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dc.contributor.advisorAlwahabi, Zeyad-
dc.contributor.advisorKwong, Philip-
dc.contributor.authorZhao, Wanxia-
dc.description.abstractRadiation heating is important in many engineering processes including gasification, fuel production, materials processing, and concentrated radiation collection. Its high efficiency enables it to consistently drive thermal reactions operated under extreme conditions. High-flux radiation delivers energy directly to the target bodies and improves heat transfer efficiency. Traditional radiation simulators, which have been normally used to radiatively heat the targets, usually have some major difficulties with the power control and projection. Therefore, this thesis utilizes a multi-diode laser system to provide a uniform and well-controlled radiation flux up to 28.87 MW/m2. It serves to demonstrate the radiation heating of particles, aggregates, tablets, and droplets. Laser, optical, and conventional techniques are applied to reliably record the temperature changes in the target bodies, determine the thermal characteristics such as heating rates, and investigate the heat transfer process and optical properties of the selected targets. According to the researched targets, this thesis is divided into four parts: In the first part, the well-controlled radiation was employed on two types of phosphors, BaMg2Al10O17:Eu (BAM) and ZnO:Zn, to investigate temperature imaging of mobile aggregates under high fluxes and to evaluate the radiation trapping at room temperature. For temperature imaging, the real-time temperatures of fluidized BAM aggregates were recorded using the planar laser-induced phosphorescence technique. The maximum temperature of an aggregate was 1063 K, and the largest average temperature was 723 K. For non-thermal radiation trapping, the optical properties of BAM and ZnO:Zn were derived from the developed collision-based Monte Carlo ray-tracing model. The extinction coefficient of ZnO:Zn was 50% smaller than that of BAM. Radiation trapping was predicted in the direction of the radiation path. For ZnO:Zn, 70% of flux was scattered when the distance increases to 0.5, while for BAM, the distance was 0.15. In the second part, the high-flux radiation was applied on biomass tablets to investigate the thermal processes and improve the efficiency of biomass utilization. To avoid any physical contact, each biomass tablet was suspended using a home-built acoustic levitator. Three different thermal processes, i.e., the initial fast-heating process within 1 s, the secondary slow-heating process from 1 to 3 s, and the final ignition starting at 3 s, were identified from the time-resolved temperature profiles. The ignition temperature was determined around 430 to 450 K. In the third part, the high-flux radiation was tested on acoustically levitated liquid droplets. A newly developed hydrochar slurry fuel was proved to be pseudo-plastic and desirable for potential liquid fuel applications. The maximum heating rate of a single 50 wt.% slurry droplet within the first 0.15 s was measured above 400 K/s. The maximum surface ignition time of suspended and irradiated hydrochar slurry droplets was 0.37 ± 0.01 s, and the surface ignition temperature was 375 ± 15 K, independent of heat flux. In the fourth part, the high-flux radiation was employed in the measurement of emissivity and absorption function of two solid particles, Al2O3 and SiC, at elevated temperatures. The values of emissivity were determined to be 0.75 ± 0.015 for Al2O3 and 0.92 ± 0.012 for SiC from 300 to 1200 K. The absorption function of Al2O3 at 910 nm was nonlinearly increased with the temperature, while that of SiC dropped slightly. The modeling results of micro-sized particles suggest that the temperature rise-time of the two materials have significantly different dependencies on the radiation flux. The outcomes of this thesis will benefit studies done on heat transfer, optical properties, and thermal processing in the energy field, especially those high-temperature reactions associated with high-flux radiation heating.en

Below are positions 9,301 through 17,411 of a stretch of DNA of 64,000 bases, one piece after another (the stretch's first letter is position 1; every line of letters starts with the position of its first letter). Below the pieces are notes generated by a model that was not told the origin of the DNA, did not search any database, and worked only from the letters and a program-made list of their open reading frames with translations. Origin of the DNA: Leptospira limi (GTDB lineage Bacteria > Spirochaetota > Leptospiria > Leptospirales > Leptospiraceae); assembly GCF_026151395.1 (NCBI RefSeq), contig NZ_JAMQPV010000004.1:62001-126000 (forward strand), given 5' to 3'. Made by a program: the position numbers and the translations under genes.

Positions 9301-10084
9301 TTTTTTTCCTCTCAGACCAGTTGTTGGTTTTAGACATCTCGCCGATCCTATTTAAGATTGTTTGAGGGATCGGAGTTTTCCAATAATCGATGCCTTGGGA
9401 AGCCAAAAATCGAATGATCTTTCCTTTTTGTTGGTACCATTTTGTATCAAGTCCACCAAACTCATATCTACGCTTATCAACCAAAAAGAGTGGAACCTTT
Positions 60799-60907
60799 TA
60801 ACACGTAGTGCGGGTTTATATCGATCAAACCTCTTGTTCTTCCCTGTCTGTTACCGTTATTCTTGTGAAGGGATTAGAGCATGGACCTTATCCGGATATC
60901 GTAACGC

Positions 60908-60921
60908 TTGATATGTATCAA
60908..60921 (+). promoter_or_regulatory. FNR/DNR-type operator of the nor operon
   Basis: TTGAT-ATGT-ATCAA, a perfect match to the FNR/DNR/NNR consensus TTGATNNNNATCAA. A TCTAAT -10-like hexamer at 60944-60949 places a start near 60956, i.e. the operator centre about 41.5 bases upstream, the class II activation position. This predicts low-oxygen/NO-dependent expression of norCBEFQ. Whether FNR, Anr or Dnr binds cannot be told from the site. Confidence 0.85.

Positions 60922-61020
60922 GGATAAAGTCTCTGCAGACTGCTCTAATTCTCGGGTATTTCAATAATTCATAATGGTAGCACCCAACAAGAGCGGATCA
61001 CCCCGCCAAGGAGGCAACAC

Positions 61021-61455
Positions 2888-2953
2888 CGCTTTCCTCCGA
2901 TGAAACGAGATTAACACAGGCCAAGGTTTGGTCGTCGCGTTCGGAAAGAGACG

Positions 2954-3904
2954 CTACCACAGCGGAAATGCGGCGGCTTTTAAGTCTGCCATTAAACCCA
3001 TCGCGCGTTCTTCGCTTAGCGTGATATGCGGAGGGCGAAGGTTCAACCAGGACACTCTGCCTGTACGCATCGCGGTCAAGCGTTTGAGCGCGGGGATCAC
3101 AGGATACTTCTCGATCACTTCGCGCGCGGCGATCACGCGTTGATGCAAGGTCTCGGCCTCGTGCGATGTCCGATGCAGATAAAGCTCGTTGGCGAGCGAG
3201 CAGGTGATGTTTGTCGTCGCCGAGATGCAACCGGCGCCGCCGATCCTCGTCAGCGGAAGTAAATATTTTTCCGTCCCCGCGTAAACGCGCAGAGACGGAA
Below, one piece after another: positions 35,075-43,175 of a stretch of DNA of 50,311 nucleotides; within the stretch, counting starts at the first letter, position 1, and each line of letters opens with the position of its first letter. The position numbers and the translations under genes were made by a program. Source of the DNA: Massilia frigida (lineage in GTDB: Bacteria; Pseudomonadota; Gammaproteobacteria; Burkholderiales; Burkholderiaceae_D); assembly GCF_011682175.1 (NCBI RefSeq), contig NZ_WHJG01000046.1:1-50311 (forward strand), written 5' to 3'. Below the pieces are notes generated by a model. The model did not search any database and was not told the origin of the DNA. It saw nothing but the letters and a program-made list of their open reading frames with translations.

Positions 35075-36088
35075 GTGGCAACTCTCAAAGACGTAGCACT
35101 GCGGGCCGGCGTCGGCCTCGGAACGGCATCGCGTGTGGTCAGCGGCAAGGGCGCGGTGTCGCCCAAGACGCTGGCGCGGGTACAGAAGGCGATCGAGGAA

dc.subjectradiation heatingen
dc.subjectlaser diagnosticsen
dc.subjectsurface temperature measurementsen
dc.subjectoptical propertiesen
dc.subjectacoustic levitationen
dc.titleDiagnostics of particles and droplets under high-flux radiationen
dc.contributor.schoolSchool of Chemical Engineeringen
dc.provenanceThis electronic version is made publicly available by the University of Adelaide in accordance with its open access policy for student theses. Copyright in this thesis remains with the author. This thesis may incorporate third party material which has been used by the author pursuant to Fair Dealing exceptions. If you are the owner of any included third party copyright material you wish to be removed from this electronic version, please complete the take down form located at:
dc.description.dissertationThesis (Ph.D.) -- University of Adelaide, School of Chemical Engineering and Advanced Materials, 2021en
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